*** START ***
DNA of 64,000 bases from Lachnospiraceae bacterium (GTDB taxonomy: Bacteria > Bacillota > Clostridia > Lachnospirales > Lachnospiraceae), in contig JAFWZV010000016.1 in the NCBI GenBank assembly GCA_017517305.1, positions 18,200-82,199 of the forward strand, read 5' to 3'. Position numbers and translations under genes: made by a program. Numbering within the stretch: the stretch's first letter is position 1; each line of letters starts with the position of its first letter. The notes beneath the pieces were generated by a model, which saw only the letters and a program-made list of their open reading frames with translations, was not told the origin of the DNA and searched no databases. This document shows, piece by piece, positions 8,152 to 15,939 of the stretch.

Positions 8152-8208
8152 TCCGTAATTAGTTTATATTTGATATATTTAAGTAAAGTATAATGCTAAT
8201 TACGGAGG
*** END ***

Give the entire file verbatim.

DNA of 64,000 bases from Lachnospiraceae bacterium (GTDB taxonomy: Bacteria > Bacillota > Clostridia > Lachnospirales > Lachnospiraceae), in contig JAFWZV010000016.1 in the NCBI GenBank assembly GCA_017517305.1, positions 18,200-82,199 of the forward strand, read 5' to 3'. Position numbers and translations under genes: made by a program. Numbering within the stretch: the stretch's first letter is position 1; each line of letters starts with the position of its first letter. The notes beneath the pieces were generated by a model, which saw only the letters and a program-made list of their open reading frames with translations, was not told the origin of the DNA and searched no databases. This document shows, piece by piece, positions 8,152 to 15,939 of the stretch.

Positions 8152-8208
8152 TCCGTAATTAGTTTATATTTGATATATTTAAGTAAAGTATAATGCTAAT
8201 TACGGAGG